In both Buddhism and Taoism, Kuan Yin (pronounced Guan Yin) is the Goddess of compassion, and She is the Japanese Bodhisattva Kanzeon or Kannon.

Kuan Yin’s original name in Sanskrit is Avalokitesvara, which roughly signifies „The Observer of the sights and sounds of the world”. Some Sanskrit scholars say that the Bodhisattva began as the Buddhist God of Mercy, Juichimen. The original statues portray Her as a small and somewhat androgynous male. However, by the late 8th century AD Quan Yin begins to be depicted as a female.

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One legend states that the Bodhisattva began life as a male who later became a female, a She is sometimes described as half male and half female, plus She is also shown as a female. Another legend of the Bodhisattva origin affirms that she was once the very evil Hariti, a mother who sucked 500 demons that she was converted to Buddhism by Gautama Buddha himself.

The Lotus Sutra is commonly accepted to be the earliest literature teaching about the doctrines of Bodhisattva Avalokitesvara. These are found in the Lotus Sutra chapter 25, The Universal Gateway of Avalokitesvara Bodhisattva. This entire chapter is dedicated to Bodhisattva Avalokitesvara (also known as Chenrezig), describing Him as a compassionate Bodhisattva who hears the cries of all sentient beings, and who works tirelessly to help those who call upon his name. Moreover, the Saddharma Pundarika Sutra affirms that Bodhisattva Avalokitesvara had 357 incarnations.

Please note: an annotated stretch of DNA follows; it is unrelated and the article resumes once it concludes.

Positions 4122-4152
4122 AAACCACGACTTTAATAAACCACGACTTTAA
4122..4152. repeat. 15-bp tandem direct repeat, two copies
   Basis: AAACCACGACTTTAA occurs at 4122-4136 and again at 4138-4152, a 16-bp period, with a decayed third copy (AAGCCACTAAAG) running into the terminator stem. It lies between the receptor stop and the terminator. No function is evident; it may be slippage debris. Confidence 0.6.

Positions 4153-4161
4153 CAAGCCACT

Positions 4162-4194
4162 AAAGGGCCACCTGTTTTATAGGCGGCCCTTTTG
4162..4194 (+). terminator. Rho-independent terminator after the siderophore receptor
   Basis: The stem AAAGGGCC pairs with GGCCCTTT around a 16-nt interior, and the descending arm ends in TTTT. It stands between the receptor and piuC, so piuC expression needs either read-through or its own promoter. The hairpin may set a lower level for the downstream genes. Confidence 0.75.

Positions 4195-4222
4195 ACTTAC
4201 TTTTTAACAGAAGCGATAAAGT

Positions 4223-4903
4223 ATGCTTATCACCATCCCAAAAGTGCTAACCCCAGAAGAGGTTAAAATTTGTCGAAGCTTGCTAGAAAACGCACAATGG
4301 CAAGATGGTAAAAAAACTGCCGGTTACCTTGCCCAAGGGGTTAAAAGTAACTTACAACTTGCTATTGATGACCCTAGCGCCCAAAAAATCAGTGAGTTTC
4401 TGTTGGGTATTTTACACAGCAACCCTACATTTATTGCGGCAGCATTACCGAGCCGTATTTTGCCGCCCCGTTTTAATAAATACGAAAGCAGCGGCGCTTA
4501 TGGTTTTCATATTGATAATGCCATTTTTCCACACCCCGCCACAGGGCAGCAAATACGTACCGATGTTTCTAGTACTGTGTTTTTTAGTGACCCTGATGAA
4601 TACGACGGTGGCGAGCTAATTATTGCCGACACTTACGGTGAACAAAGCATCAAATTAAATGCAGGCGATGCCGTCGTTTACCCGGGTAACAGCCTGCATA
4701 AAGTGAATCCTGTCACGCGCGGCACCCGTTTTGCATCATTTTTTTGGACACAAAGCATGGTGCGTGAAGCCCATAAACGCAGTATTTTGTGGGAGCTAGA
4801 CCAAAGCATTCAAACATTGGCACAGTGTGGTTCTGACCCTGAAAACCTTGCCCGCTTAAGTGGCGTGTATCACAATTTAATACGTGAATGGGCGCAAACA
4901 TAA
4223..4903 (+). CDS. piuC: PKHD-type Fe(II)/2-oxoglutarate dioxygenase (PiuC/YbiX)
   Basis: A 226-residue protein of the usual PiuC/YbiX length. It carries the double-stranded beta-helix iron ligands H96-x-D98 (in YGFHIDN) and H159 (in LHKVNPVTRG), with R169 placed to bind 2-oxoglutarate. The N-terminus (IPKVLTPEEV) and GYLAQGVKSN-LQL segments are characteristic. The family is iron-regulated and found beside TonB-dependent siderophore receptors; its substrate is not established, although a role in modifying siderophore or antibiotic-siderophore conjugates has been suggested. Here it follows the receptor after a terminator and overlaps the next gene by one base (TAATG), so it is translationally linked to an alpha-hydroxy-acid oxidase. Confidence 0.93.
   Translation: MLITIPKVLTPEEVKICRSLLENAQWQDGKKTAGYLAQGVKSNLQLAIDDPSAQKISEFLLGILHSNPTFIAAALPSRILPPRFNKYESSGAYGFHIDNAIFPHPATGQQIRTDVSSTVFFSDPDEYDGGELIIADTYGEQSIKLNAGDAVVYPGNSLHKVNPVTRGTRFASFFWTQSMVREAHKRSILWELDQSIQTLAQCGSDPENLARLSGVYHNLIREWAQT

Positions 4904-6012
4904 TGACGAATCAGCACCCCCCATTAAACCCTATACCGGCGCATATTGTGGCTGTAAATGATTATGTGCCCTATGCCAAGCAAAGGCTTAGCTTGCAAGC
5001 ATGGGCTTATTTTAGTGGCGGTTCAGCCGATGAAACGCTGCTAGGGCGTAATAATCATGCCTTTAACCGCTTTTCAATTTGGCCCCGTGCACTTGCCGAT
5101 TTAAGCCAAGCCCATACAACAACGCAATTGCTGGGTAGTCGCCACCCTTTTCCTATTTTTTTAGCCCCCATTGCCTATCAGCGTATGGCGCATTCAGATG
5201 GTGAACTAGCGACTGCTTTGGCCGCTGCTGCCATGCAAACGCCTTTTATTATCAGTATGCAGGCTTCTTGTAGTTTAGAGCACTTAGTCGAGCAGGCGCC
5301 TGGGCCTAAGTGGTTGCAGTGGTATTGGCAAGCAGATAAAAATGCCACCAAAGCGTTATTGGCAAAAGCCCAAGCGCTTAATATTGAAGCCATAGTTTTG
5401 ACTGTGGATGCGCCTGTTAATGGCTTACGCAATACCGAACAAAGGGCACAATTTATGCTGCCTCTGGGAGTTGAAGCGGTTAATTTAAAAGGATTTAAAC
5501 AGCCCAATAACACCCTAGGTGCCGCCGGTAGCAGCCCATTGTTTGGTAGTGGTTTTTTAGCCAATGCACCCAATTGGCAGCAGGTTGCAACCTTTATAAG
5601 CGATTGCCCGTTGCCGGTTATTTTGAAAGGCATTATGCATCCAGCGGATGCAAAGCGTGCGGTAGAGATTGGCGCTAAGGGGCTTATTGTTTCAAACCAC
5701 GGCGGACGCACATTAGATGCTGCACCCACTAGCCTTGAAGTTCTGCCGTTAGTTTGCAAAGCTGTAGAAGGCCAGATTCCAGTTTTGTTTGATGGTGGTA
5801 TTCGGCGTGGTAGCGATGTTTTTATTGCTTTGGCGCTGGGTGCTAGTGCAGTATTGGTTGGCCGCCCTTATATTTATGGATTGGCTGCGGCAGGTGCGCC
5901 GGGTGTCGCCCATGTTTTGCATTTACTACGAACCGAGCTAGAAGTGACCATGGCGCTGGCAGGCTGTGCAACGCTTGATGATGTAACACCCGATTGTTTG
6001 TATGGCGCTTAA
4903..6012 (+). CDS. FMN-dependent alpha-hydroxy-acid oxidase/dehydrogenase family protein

Like Bodhisattva Avalokitesvara, she is also portrayed with a thousand arms and varying numbers of eyes, hands, and heads, sometimes with an eye in the palm of each hand, and is frequently called „thousand arms, thousand-eyes” Bodhisattva. More importantly, in this aspect she represents the omnipresent mother, looking in all directions at the same time, sensing the afflictions of humanity and extending her many arms to pacify them with infinite expressions of her mercy.

Additionally, the Bodhisattva is usually portrayed as riding a mythological animal known as the Hou, which somewhat looks like a Buddhist lion, and symbolizes the divine supremacy exercised by Quan Yin over the powerful forces of nature.

Chanting Quan Yin mantra or Kuan Yin Mantra – Namo Guan Shi Yin Pusa benefits:

By chanting this amazing mantra, we open our hearts, change our vibration and provide love and compassion to those around us. During the mantra meditation practice, a sincere heart is required.

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